13. 26.
    R. Gordon, ‘The White Man’s Burden: Ersatz Customary Law and Internal Pacification in South Africa’, (1989) 2(1) Journal of Historical Sociology 41–65.CrossRefGoogle Scholar
  14. 29.
    For how some chiefs exploited their power, see H. Bradford, A Taste of Freedom: The ICU in Rural South Africa 1924–1930, New Haven: Yale University Press, 1987 48.Google Scholar
  15. 31.
    Between 1981 and 1987 the Natal code was reformed so that women were no longer deemed to be perpetual minors; M. Lupton, ‘The Natal Code of Bantu Law — A Legal Dinosaur’, (1978) 95 SALJ 152–5;Google Scholar
  16. 31a.
    for the KwaZulu code of Zulu law of 1981, J. Bekker and J. Coertze, ‘The KwaZulu act on the code of Zulu Law’, 1981 (1983) 46 THRHR 285–96;Google Scholar
  17. 31b.
    for the Natal code of Zulu law 1987, J. Bekker, ‘The two new codes of Zulu Law’, (1990) 53 THRHR 180–9.Google Scholar
  18. 32.
    T. Bennett, Application of Customary Law in Southern Africa: The Conflict of Personal Laws, Cape Town: Juta, 1985 27–32.Google Scholar
  19. 48.
    Lucas’ Trustee v. Ismail and Amad 1905 TS 239, 247; A. Van der Walt and D. Kleyn, ‘Duplex Dominium: The History and Significance of the Concept of Divided Ownership’, in D. Visser (ed.), Essays on the History of Law, Cape Town: Juta, 1989 213–60, 248–50, 258–60.Google Scholar
  20. 54.
    C. Murray, Black Mountain: Land, Class and Power in the Eastern Orange Free State 1880s to 1980s, Edinburgh: Edinburgh University Press, 1992 37–47.Google Scholar
  21. 57.
    E.g. Sobhuza II v. Miller [1926] AC 518 (PC) 525; St. Catherine’s Milling and Lumber Company v. The Queen [1889] AC 46 (PC) 58 and 54. The way the courts should and could have interpreted indigenous land tenure is examined by K. McNeil, Common Law Aboriginal Title, Oxford: Clarendon Press, 1989.Google Scholar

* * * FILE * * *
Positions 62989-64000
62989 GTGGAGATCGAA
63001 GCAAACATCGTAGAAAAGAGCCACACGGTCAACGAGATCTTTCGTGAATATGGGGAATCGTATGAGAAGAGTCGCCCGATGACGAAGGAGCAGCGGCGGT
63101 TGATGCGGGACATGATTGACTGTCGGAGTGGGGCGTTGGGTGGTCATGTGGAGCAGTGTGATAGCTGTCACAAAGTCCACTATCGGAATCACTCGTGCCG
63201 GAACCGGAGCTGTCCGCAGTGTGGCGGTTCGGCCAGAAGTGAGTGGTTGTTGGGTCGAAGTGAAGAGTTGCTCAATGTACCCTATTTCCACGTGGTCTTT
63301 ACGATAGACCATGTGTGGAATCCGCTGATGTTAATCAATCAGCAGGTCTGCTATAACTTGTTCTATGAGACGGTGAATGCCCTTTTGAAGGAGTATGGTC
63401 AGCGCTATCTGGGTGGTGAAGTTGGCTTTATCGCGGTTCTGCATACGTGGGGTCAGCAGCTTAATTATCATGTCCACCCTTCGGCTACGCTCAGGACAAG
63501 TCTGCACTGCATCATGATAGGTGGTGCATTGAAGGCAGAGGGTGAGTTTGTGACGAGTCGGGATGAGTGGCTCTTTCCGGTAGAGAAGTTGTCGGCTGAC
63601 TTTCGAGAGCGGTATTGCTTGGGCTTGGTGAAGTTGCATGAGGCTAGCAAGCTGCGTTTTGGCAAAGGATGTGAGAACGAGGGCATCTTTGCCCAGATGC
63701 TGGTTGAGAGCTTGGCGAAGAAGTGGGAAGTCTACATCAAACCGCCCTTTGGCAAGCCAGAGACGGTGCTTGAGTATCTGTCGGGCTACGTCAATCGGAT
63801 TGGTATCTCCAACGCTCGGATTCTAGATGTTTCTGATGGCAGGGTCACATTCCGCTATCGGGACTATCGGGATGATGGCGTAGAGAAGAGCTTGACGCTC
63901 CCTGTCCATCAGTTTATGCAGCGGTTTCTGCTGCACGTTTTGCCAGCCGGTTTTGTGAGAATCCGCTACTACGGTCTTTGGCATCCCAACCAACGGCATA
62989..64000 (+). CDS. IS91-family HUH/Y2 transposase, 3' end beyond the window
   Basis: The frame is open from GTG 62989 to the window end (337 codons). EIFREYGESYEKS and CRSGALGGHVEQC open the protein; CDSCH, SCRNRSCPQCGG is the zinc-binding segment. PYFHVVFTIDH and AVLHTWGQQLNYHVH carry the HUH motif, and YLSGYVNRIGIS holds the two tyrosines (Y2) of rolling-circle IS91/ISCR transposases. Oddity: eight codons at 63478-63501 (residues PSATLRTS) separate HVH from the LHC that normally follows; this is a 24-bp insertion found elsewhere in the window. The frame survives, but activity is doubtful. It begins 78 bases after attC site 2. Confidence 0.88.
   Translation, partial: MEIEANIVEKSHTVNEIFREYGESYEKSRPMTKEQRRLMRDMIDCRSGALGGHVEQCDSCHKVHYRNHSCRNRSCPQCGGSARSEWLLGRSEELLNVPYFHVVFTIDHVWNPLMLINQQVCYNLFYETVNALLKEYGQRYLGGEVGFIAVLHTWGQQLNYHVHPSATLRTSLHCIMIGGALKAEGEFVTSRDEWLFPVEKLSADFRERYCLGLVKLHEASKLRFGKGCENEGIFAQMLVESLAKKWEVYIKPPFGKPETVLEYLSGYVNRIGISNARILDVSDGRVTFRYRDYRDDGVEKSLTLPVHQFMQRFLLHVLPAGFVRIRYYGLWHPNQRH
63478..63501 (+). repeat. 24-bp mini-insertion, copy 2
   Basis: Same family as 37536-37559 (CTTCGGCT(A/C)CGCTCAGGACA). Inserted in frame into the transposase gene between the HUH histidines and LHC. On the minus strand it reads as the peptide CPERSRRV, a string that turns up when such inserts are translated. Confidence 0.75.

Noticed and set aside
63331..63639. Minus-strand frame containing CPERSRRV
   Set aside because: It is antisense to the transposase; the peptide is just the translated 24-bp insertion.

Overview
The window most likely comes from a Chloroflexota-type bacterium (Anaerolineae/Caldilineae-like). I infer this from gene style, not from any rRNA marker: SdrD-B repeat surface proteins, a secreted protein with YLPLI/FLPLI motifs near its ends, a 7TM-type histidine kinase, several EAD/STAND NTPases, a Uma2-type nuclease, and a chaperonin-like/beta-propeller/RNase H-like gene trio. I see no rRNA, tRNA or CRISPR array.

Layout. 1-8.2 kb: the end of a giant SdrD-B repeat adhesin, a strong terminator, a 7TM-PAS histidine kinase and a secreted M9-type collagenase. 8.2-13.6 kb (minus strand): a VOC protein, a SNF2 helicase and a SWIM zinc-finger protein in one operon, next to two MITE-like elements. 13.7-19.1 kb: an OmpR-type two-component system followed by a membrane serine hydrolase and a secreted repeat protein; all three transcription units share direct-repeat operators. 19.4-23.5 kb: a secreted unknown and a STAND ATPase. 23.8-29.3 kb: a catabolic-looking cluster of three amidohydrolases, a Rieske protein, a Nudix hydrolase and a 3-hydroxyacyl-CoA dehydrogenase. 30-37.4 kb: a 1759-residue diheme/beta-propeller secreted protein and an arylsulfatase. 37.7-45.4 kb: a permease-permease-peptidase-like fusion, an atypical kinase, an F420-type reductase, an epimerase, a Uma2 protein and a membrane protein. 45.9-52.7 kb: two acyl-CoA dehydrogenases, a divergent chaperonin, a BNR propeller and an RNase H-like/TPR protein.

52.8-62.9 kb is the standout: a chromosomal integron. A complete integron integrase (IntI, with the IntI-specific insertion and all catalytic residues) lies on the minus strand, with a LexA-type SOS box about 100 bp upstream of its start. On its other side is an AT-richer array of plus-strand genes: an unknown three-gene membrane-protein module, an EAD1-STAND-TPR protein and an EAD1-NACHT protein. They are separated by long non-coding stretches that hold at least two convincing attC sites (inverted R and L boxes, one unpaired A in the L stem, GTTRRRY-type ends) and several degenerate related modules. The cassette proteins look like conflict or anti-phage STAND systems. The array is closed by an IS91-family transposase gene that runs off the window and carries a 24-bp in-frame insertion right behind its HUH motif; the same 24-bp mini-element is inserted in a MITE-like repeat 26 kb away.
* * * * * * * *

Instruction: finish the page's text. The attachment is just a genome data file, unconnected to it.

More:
22. 62.
    In the aftermath of the revolt courts martials had 4700 Africans flogged, some 700 of them so severely that their backs were lashed to ribbons, and imposed a large number of death sentences, all of which were commuted to life imprisonment with hard labour. A Special Court established at the insistence of the Colonial Office tried the ringleaders and imposed far lighter sentences; S. Marks, Reluctant Rebellion: The 1906–8 Disturbances in Natal, Oxford: Clarendon Press, 1970 236–7, 293–8.Google Scholar
  23. 63.
    R. Edgar, Because They Chose The Plan Of God: The Story of the Bulhoek Massacre, Johannesburg: Ravan, 1988 33.Google Scholar
  24. 67.
    Mandela v. Minister of Prisons 1983 (1) SA 938 (A); E. Mureinik, ‘Fundamental Rights and Delegated Legislation’, (1985) 1 SAJHR 111–23.Google Scholar
  25. 71.
    In 1986 the National Education Crisis Committee, a public interest group of parents, teachers and community leaders, was held to lack the standing necessary to challenge government education regulations. NECC v. State President of the Republic of South Africa WLD 9 September 1986, unreported but discussed by C. Loots, ‘Keeping Locus Standi in Chains’, (1987) 3 SAJHR 66–76.Google Scholar